5 Times Fashion Labels Trolled Us All
Demna Gvasalia quickly became a well-known name in the world of fashion, and honestly, a name we just found out how to pronounce. Nevertheless, Vetements has become a new obsession among celebrities et al and quickly evolved into one of fashion’s most trendy line of high-street garms, coveted by broke teens all over the world.
And to celebrate, Vetements has gone international, creating their own rendition of a “garage sale” in the heart of Seoul, Korea. Featuring their “Official Fake” capsule collection, this line that includes Vetements-made knockoffs of Vetements’ most popular pieces. This pop-up shop became the brand’s playful reference to all the parody brands out there, who try to emulate the effortlessly cool label’s aesthetic. And since this isn’t the first time a fashion label has trolled us all, we decided to take a look back at some of the best fashion parodies to date.
Not Vetements. Vetememes. You see, shortly after Vetements released their infamous DHL Logo Tee with a price tag of $330, Vetememes appeared out of thin air, with a more affordable version of some of the brands more popular pieces. And just in 32 short weeks, Vetememes has recreated almost every Vetements piece of clothing and selling it at a quarter of the price.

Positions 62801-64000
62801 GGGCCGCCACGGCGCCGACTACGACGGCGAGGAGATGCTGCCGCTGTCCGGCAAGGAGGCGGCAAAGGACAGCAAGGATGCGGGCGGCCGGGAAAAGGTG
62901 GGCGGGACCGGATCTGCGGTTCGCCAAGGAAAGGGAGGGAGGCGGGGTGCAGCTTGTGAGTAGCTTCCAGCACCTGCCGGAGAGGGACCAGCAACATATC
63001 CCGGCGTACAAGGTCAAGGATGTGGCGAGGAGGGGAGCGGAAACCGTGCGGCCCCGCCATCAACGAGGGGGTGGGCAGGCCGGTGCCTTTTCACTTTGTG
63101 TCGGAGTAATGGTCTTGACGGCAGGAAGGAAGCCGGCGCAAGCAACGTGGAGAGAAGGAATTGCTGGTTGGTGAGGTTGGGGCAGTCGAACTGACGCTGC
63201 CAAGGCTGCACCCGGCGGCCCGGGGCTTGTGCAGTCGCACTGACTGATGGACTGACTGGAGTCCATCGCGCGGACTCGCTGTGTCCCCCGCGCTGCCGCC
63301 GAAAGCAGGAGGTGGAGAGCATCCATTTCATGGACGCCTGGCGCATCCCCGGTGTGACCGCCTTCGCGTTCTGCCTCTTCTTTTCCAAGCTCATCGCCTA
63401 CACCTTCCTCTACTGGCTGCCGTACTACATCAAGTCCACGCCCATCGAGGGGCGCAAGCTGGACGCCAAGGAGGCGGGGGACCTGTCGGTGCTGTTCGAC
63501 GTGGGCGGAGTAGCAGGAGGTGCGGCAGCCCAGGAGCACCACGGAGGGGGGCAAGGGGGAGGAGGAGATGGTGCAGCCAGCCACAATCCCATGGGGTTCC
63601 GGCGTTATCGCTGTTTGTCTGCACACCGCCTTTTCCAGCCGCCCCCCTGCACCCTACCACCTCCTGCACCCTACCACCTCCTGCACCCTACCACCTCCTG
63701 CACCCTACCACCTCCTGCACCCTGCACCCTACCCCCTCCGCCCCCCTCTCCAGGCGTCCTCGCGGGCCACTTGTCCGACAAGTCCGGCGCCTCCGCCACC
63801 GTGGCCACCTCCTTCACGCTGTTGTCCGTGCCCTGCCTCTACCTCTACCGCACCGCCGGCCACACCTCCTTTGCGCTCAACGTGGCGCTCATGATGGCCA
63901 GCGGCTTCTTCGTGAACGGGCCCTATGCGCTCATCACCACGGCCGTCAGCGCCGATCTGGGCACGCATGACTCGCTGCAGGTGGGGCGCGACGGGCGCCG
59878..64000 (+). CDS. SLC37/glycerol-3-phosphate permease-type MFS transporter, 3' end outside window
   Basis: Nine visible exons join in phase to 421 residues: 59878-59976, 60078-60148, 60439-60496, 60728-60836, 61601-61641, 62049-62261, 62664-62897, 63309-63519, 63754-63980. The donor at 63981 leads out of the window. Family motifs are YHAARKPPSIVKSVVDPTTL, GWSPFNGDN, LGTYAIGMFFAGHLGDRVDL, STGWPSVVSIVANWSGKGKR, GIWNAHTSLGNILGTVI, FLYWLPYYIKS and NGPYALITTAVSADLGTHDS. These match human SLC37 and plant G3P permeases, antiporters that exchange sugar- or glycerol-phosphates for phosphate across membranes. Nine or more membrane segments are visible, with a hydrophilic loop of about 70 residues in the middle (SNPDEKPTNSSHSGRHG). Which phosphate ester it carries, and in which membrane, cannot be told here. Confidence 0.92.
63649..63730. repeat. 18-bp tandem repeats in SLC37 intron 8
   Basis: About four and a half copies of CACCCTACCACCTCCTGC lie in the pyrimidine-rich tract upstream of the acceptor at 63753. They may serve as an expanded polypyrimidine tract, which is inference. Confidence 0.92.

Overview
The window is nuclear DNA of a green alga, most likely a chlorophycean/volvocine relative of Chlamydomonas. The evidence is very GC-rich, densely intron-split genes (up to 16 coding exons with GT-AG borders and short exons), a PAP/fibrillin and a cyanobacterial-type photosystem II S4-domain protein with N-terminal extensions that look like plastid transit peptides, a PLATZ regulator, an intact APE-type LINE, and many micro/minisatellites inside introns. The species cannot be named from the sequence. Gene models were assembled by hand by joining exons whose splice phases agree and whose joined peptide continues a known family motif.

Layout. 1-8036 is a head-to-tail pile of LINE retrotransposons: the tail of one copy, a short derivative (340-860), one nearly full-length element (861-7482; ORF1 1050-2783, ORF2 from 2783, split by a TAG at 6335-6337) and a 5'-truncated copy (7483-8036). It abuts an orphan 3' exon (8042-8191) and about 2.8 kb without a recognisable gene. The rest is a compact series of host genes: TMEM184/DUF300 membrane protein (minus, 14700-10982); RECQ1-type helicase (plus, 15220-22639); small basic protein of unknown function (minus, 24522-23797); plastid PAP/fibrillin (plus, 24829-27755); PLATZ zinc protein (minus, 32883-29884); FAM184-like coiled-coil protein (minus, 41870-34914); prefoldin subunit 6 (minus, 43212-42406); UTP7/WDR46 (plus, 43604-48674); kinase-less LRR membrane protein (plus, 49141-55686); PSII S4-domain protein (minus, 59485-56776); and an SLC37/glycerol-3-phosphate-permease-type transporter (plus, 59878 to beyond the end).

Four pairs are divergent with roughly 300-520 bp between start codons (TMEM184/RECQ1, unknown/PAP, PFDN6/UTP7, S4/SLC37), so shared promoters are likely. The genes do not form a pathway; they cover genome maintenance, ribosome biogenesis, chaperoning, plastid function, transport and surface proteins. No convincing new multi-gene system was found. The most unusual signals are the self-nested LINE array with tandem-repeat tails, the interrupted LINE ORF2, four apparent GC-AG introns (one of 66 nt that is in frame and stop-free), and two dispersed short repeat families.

After falling victim to an “I-accidentally-posted-my-nudes-on-social-media” type scandal last year, Marc Jacobs ended up having the last laugh when he created a line of tees inspired by the incident. When Jacobs attempted to DM a sexy photo of himself to someone, he accidentally posted it to his feed with the words “It’s yours to try” as the caption. But the joke’s on us, because Marc ended up profiting from the faux pas by selling a tee to commemorate that moment, which was sold at his boutiques worldwide.
Mark Zuckerberg x H&M
Though it ended up being just another April Fools prank, H&M announced earlier this year that it would be teaming up with Mark Zuckerberg to create a line of clothing inspired by the CEO’s notable “uniform” of a grey t-shirt and blue denim jeans. The announcement of the very minimalistic collection came with a website and all.
Louis Vuitton and Céline
Like Vetements, many high fashion brands often take inexpensive trends and rebrand them as their own. Take the iconic plaid print made popular by shoppers in Chinatown. The instantly recognizable plaid started out as a go-to print for most shopper’s $5 reusable shopping bag, but eventually went on to the runways of Paris in collections for both Louis Vuitton and Céline, the only difference being a couple hundred dollars.
During his final show at french atelier, Alexander Wang sent models down the Balenciaga runway in Chinese mesh slippers, reminiscent of the $3 shoes typically purchased at local beauty supply stores. The “Embroidered Flat Mules” did, of course, retail for a cool $1,545.
Images via fashionista.com, highsnobiety.com, and Vetememes
Stayed tuned to Milk for more fashion parodies.